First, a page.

The shower police in Iceland are a myth, but like many myths, has a kernel of truth in it

What is the nudity culture in Iceland like? When, where and why are people getting naked? Is it true that you have to wash publicly in the nude to enter the Blue Lagoon? Read on to discover all you need to know about the Icelandic trend of getting in the buff.

Attitudes towards nudity in Iceland are very relaxed. That is not to say that you can stroll down Laugavegur without your clothes if you feel like it, as you might upset some passersby with indecent exposure. It is however perfectly legal to be nude in public in Iceland, as long as you don't offend anyone. 

Nonetheless, there are other circumstances more suitable than Reykjavík's high streets where you can stand out and about in your birthday suit if you so wish. 

Even at the Blue Lagoon, you won't encounter anyone nude - in the pool, at least...Photo from Blue Lagoon Transportation From Keflavík Airport

The lack of scruples Icelanders have when it comes to being seen naked largely comes from a mix of the hot spring and pool culture, traditional folklore, a willingness to experiment with art, and the history of feminist protest. How each of these facets of the nation’s culture shaped this open-mindedness has a story of its own.

Whether you are an avid naturist looking for any place you can strip off, or a more demure character hoping you will not have to sacrifice your privacy to go swimming, knowing a bit about the culture of nudity in Iceland can help prepare you for your travels.

Photo at top from IcelandWeatherReport.

Nudity and the Swimming Pools

The Fontana Spa in LaugarvatnPhoto from The Golden Circle & Fontana Geothermal Baths

The more modest visitors face both a blessing and a curse when it comes to nudity and the swimming pools in Iceland. On the one hand, swimsuits are mandatory in all public pools (not including bikini tops), so you don’t need to worry about getting flashed while you’re trying to relax. On the other, you are obligated to shower naked beforehand.

The reason Icelanders are so adamant that you don’t enter their swimming facilities without a proper scrub-down is purely hygienic. Many of Iceland’s pools have minimal or no chlorine in them, so for everyone’s peace of mind, all who get into the water have to make sure their body isn’t polluting it.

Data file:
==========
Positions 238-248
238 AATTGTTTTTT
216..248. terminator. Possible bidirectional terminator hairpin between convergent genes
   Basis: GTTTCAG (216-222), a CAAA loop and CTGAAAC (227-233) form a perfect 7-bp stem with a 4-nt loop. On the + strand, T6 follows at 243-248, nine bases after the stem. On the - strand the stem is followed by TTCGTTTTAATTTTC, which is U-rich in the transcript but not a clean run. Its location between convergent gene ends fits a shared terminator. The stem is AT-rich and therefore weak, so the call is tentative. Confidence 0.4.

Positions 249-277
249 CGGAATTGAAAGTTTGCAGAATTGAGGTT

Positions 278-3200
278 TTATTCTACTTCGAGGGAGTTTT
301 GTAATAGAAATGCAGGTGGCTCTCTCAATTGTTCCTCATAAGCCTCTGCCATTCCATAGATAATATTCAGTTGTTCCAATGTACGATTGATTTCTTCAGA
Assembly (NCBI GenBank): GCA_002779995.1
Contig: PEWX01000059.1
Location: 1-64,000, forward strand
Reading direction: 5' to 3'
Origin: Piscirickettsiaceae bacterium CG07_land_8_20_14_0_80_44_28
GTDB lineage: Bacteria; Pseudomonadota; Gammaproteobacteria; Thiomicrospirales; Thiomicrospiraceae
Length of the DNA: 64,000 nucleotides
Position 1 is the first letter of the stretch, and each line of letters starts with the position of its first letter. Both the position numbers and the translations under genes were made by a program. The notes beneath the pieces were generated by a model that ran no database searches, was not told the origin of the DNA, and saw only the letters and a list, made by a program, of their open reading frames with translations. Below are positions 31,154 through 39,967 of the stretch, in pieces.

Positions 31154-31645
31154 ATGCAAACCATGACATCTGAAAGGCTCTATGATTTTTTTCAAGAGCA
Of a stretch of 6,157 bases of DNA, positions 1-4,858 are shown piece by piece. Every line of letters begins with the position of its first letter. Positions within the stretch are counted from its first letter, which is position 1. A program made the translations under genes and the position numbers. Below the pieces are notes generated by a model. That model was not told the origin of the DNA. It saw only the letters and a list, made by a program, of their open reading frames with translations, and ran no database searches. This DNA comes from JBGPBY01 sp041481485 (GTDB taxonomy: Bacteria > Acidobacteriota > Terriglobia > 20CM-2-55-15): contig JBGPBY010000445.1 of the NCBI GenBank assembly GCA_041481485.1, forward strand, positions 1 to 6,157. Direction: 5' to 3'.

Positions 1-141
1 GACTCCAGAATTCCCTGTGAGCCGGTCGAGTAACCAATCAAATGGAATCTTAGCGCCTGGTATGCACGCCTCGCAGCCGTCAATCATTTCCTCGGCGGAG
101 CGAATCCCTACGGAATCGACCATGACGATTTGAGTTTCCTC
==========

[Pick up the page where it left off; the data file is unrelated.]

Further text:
In most of the larger pools, such as the Blue Lagoon, this need not be as cringeworthy as it could be; there are cubicles with curtains you can wash in. Even so, attendants will be on duty to make sure that those going in and out of them are not wearing their swimsuits.

Expect to see lots of signs like this

If you are travelling around Iceland, you will notice that there are pools even in the most remote of villages; in fact, in the tiniest of hamlets, often all you will find is a church, a gas station, and a swimming pool. These, however, tend to only have public showering facilities.

Even if it makes you uncomfortable, many of these, such as the Infinity Pool at Hofsós, are so beautiful and serene that I compel you to just bite the bullet and get on with it. After all, there is an unspoken rule in Iceland not to look at each other while changing, and it is a very body-positive country, so you really have nothing to be conscious about.

Although it is mandatory to wear swimsuits in swimming pools in Iceland, this only applies to the bottom half; women are not obligated to wear anything on top, so everyone has equal opportunity to get a little tan whenever the summer sun emerges.

Nudity and the Hot Springs

A hot pool in the highlands

Iceland is a geothermal wonderland, with bursting geysers, churning mud pools, and steaming hot springs. Many of these springs have a perfect temperature to bathe in, and some are remote enough that you can jump in naked without worrying about being seen.

Before going into the wonders of nude bathing in Iceland’s naturally heated waters, there are a few things to be aware of. Firstly, many springs are far too hot to bathe in; you should only enter ones that you have read from reputable sources are accessible.

After all, even if the water in some pools seems to be a perfect temperature, the earth around them may be unstable with scalding water just beneath the surface, or else they may be prone to heating up very quickly without warning. Grjótagjá, for example, a hot spring in a cave in the Mývatn area, is known to suddenly boil on occasion, so entry is banned.